Preparing Our Concrete Canoe

Nick Sparks

Nick Sparks,
Junior, Civil Engineering

Athens, OH 8 December 2013 – During the past two years I have been involved with American society of Civil Engineers (ASCE) and every year in March we compete against other schools in Ohio, Pennsylvania, and Kentucky with our concrete canoes. Yes, we make concrete float and race them with up to 4 people in the canoe.

Although the competition isn’t until March, we spend the entire school year preparing by constructing a mold and designing a new concrete mix because the specifications change every year. The past two years we have tried to do something we have never done before. Last year we did an injection mold and this year we are using per stressed wires.

Per stressed wires is something we wanted to give a try but problems keep showing up for our first test. First, we had to come up with a way of keeping the wires from being pulled out of the concrete after the tension is released. We need to have some object attached to the wire that will not move and provide contact points throughout the concrete walls. So we decided to use crimping nuts.

Secondly, we need to keep the wires off the mold so that they are in the middle of the wall to provide the best strength. We have decided to use flat head screws and drill them into the mold at a desired distance and the wire will rest in the grove of the screw head. Finally, we need to add about 100 to 150 pounds of tension to the 18 wires. We have decided to go with using a turn buckle to reach the right tension. A scale model with all of our solutions will be conducted the beginning of spring semester.

Environmental Engineering Class

Evan Boso

Evan Boso,
Senior, Civil Engineering

Athens, OH 2 December 2013 – This semester, I’m taking an environmental engineering course as a civil engineering elective. Although, my focus is in structural I thought it was best to try to mix it up and try something new. The class itself included a wide range of topics that covered everything from basic definitions of sustainability to mapping air pollution.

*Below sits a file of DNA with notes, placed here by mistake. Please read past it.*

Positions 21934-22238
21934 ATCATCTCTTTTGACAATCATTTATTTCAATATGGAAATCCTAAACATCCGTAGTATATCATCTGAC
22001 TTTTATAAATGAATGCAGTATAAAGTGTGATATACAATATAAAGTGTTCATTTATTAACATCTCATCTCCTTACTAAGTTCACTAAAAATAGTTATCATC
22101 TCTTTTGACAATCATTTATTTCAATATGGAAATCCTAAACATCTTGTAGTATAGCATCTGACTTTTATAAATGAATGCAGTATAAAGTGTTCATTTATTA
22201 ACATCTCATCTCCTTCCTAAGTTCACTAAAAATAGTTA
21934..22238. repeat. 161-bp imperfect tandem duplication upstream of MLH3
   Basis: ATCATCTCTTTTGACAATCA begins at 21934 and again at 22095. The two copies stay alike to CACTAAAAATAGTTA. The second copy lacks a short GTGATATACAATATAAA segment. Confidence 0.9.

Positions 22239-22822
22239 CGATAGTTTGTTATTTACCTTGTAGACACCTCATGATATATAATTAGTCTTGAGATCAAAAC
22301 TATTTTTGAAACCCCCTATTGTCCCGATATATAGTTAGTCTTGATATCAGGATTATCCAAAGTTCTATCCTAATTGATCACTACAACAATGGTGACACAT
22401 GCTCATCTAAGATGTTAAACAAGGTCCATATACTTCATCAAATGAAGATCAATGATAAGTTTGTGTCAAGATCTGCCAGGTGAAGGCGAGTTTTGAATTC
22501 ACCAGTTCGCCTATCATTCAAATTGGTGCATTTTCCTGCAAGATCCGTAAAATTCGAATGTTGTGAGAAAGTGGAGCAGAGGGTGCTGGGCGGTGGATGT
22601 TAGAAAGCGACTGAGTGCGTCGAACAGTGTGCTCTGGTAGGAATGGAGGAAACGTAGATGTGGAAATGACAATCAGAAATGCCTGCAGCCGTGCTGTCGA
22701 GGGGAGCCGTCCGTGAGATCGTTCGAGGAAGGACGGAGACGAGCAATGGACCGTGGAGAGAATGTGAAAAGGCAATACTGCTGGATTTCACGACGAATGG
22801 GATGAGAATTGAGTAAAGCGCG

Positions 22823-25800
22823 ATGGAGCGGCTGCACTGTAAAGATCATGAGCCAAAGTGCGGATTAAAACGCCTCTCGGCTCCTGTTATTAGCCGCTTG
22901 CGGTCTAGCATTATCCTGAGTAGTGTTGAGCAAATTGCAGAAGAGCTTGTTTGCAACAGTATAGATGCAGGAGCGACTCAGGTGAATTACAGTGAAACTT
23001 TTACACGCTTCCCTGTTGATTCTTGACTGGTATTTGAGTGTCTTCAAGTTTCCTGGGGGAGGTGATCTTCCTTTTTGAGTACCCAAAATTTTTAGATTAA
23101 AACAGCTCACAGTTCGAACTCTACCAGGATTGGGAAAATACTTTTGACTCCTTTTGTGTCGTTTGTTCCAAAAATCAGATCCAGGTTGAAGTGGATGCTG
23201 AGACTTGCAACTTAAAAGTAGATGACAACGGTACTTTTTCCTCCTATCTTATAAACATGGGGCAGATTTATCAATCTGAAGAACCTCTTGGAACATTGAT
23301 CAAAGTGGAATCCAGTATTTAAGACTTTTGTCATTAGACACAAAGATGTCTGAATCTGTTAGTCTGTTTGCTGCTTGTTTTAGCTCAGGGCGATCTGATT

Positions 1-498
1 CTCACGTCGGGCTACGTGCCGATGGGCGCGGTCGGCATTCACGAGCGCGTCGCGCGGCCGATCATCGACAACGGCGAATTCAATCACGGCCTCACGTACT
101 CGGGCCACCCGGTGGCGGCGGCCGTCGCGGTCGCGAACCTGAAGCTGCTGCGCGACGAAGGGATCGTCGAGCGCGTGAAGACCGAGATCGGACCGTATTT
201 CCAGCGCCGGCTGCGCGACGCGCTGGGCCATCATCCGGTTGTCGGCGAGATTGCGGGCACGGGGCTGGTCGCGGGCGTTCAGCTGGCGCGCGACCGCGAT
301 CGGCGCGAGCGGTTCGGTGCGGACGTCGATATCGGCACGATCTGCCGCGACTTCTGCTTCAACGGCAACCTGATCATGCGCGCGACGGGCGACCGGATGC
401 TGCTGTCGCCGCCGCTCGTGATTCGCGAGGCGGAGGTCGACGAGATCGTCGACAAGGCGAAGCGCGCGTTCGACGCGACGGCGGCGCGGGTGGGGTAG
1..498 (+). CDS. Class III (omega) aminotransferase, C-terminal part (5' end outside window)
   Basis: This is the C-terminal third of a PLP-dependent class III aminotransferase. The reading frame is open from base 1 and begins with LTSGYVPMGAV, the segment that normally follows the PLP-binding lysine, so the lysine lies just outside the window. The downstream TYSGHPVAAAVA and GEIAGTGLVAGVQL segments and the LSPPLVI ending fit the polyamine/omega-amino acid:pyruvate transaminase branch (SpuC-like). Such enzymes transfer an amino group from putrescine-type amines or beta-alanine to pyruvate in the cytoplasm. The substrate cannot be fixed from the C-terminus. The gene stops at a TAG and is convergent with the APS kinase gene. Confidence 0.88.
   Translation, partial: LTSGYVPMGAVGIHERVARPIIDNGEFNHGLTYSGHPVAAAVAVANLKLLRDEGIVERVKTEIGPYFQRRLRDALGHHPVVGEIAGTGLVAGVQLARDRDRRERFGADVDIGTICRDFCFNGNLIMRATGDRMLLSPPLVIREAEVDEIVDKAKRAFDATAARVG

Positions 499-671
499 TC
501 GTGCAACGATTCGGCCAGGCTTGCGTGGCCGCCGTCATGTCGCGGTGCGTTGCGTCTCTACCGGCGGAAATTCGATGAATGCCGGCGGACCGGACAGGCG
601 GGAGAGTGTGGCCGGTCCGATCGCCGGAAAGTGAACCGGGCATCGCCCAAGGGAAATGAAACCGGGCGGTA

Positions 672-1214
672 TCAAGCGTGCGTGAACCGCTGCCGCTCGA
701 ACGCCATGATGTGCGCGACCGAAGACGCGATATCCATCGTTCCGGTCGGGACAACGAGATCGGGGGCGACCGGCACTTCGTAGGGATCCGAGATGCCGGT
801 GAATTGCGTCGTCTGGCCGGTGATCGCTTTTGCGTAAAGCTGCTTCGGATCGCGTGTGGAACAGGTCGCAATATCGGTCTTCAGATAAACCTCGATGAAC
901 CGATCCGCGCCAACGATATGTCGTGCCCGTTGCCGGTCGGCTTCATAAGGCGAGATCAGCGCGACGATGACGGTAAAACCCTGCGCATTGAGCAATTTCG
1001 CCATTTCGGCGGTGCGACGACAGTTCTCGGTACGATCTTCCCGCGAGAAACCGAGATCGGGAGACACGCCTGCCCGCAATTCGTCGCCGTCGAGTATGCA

One of the things we had to do within the class itself was to create a life-cycle assessment. The purpose of a life-cycle assessment is to evaluate all the energy, material, and overall impact a product has on the environment. Although this may seem straightforward, I assure you by the end it will leave you wallowing in your tears.

Ok, maybe not quite that far but, when even given a simple example one can see how much work goes into a life-cycle assessment. For example, a basic wooden pencil would have to be broken up into its basic components. This would include the wood, graphite, the eraser, the metal around the eraser, and the yellow paint.

Then from there you would need to find the components that make up each one of those. For instance, a modern day eraser is most likely made up of synthetic rubber, which is made up of a polymer, where polymers are derived from petroleum byproducts. Then the machining or processing of each component is also analyzed. This would include the energy or any other major inputs necessary to complete the processing or machining. The same would be done during the final assembly of the product. Finally, the actual use and disposal of the product would also be analyzed.

In summary, a life cycle assessment really goes as far as its creators care to push it. Meaning they can include anything they deem appropriate, such as energy for transportation, equipment used, or waste created from processing. Overall it really made me think about how much really goes into each product I use daily and how big of an impact those things have on the environment in total.